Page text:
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July 23, 2012 | 5:32pm ET
Nash gets wish; off to NYC
 Rangers get their man, but Blue Jackets add quality to rebuilding roster.

NEW YORK, NY -- The waiting is over. Rick Nash will be making his Broadway debut when the NHL makes it return. And while nobody has an inkling when that will be, we now know for sure that Glen Sather has added a shiny new toy to his collection.

The New York Rangers have not had the best track record with adding stars. Bobby Holik, Scott Gomez and even Eric Lindros have all be Broadway busts, but the past few years have been different.

In his three seasons here, Marian Gaborik has basically lived up to the back of his hockey card. Brad Richards, save for a less than stellar postseason, contributed more than admirably in his first year in New York City.

The return is unquestionably a win for a Ranger team that has worked for years to build an impressive young core. They were able to acquire a consistent 30-goal scorer without moving out any major parts.

Brandon Dubinsky, the 26-year-old forward, was long considered an integral part of the core. That was, until Sather made him a wealthy 26-year-old forward. Last year, he had arguably one of his worst seasons, and was seemingly snake-bitten all year long. He struggled to find consistency, while still be a strong possession player with exceptional board work.

"I think this organization still believes in me," Dubinsky lamented on break-up day.

Unfortunately, for him, what they actually believed was that sending him West would hurt their organization the least.

Dubinsky, fully cognizant of his down year, knows he needs to work up to his full potential this upcoming season. What he didn't know, however, was that he would be doing it as a Blue Jacket.

"Obviously this was not the season I was hoping for," he said. "I still believe in myself and know what I am capable of."

Artem Anisimov, who gained more notoriety from comically miming a rifle shot after scoring a goal against Tampa Bay this season then from his play, is the second roster forward who will be skating with a different logo on his chest. Anisimov, is a big bodied, outwardly quiet player, who is often infuriating to watch.

While he possesses a solid wrist shot, and decent hands, he skates with his head down far too often. Sometimes missing his chance to be in the perfect position, and other times getting absolutely crushed by the opposing team.

The most intriguing aspect of the return for Columbus is 21-year-old defenseman Tim Erixon. Son of former Ranger Jan Erixon, Tim all but forced his way to NY after refusing to sign with Calgary. He was thrilled to be a part of the New York Rangers organization, but it was a brief thrill.

"Obviously I would have been thrilled to get an NHL opportunity with any club but it is a bit surreal to end up in the same organization as my Dad (and my Cousin, Oscar)," he said. "Growing up, I heard so many stories from his playing days with the Rangers that it is exciting to be following in his footsteps."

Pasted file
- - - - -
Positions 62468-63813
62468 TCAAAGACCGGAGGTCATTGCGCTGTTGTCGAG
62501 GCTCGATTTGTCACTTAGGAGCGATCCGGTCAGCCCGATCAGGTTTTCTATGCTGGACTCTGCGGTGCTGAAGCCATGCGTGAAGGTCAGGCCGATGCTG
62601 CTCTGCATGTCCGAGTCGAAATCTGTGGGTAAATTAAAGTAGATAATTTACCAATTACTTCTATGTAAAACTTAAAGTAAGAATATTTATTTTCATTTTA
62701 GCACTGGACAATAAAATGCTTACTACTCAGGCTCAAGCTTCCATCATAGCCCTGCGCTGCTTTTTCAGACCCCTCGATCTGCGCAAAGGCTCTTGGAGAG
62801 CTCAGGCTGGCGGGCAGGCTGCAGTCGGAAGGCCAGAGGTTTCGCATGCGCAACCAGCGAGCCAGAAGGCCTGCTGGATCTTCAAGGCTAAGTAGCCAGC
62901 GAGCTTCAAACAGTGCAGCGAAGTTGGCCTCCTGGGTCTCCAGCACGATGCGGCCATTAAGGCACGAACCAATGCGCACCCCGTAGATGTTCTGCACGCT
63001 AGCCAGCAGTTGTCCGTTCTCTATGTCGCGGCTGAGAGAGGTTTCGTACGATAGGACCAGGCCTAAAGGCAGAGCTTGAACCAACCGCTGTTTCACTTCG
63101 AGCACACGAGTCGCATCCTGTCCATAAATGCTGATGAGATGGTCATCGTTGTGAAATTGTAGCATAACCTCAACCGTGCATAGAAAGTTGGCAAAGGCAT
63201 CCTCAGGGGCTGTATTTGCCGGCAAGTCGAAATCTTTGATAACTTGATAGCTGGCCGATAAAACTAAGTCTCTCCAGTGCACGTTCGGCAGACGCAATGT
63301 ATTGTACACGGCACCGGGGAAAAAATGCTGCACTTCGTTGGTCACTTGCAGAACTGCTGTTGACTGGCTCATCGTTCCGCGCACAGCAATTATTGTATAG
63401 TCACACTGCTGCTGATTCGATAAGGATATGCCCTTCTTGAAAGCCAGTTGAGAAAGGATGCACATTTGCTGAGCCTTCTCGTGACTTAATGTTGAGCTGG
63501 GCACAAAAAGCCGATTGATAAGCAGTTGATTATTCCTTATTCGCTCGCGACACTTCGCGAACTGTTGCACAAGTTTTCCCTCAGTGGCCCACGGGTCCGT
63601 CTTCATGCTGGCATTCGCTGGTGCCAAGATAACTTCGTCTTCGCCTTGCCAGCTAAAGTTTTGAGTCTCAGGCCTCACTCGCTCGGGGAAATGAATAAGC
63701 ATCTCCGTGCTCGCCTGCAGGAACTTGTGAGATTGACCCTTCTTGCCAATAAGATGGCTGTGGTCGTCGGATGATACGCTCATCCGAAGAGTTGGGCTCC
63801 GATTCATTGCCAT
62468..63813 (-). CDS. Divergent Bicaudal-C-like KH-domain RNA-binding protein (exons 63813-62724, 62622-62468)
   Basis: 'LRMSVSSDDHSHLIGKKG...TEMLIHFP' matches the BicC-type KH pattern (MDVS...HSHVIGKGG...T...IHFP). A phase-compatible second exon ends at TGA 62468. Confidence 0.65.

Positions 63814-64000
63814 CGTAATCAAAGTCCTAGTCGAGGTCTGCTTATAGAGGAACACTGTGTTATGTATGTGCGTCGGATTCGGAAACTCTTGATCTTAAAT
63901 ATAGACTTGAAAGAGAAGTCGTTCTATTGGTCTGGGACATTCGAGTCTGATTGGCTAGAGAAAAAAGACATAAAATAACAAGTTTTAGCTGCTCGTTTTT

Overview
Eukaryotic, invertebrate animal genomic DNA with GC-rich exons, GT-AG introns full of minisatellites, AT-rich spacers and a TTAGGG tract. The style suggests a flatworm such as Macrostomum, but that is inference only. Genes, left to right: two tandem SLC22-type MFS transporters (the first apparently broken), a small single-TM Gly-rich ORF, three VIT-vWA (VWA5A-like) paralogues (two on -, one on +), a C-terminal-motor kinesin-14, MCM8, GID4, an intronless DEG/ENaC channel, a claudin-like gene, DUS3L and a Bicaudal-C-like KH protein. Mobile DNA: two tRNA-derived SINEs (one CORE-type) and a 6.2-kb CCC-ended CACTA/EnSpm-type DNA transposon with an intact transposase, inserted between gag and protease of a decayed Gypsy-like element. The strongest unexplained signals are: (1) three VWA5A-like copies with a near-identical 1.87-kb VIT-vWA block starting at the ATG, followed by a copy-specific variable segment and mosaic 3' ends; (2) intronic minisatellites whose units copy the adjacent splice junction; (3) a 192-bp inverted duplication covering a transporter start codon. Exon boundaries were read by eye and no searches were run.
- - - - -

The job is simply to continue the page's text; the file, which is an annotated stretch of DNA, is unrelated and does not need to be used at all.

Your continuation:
Tim, who is no longer following in his father's footsteps, is considered one of the top D prospects in the NHL. Hockey Prospectus' Corey Pronman had the following to say about the young defender before his first AHL season.

"Erixon is a pro-level skater, maybe even a tad above that, with a fluid stride and overall mobility that projects well. He's decent with the puck... a plus passer, and NHL sources rave about his ability to efficiently and accurately move the puck up the ice and distribute on the power play. He's very aware with and without the puck. His quick and effective decision-making help him contribute in all situations. His defensive game is extremely sound and he is one of the best shutdown defenders in the prospect world."

With an already very deep blueline, Erixon would have had a tough time cracking the top four of the Rangers this coming season. He could very likely see a good amount of pro-time in Columbus, and with the right partner he could absolutely flourish.

Nash's value has been discussed ad nauseum with some pundits throwing out top roster players, while others explaining that it is too risky a proposition.

The facts are: Rick Nash has declined each of the last three seasons, he has a $7.8 million cap hit, he has scored 30 goals every season but two, and he has never been surrounded by top talent.

The reason for the smaller return than expected was likely the cap hit. He has the highest hit on a team with Brad Richards, Marian Gaborik and Henrik Lundqvist. His $7.8 million is a strong cap hit for a player who is not considered one of the best in the game. The Rangers, however, are hoping that one their team, in John Tortorella's system, he becomes just that.

Columbus GM Scott Howson also likely lost leverage after it was made very clear that Nash did not want to lace up the skates at Nationwide Arena when the season opened.

"With respect to Rick Nash, he approached us and asked us to consider trading him," explained Howson at the trade deadline. "We agreed to accommodate his request as long as we could get a deal that would provide us with cornerstone pieces to help us to compete for a Stanley Cup championship in the coming years. It did not happen by 3 o'clock today. This is too important to our franchise and our fans to do a deal that is not in our best interests."

While Columbus may not have acquired any cornerstone pieces, they certainly helped their depth by moving the face of their franchise. With three first round picks in 2012, Tim Erixon and Ryan Murray on the backend, and strong depth up front, Columbus has recharged themselves for the future. They are still in the process of the rebuild, but today they helped move that process just a little bit.

Patrick Kearns is a Columnist for and the New York Correspondent for The Fourth Period Magazine.



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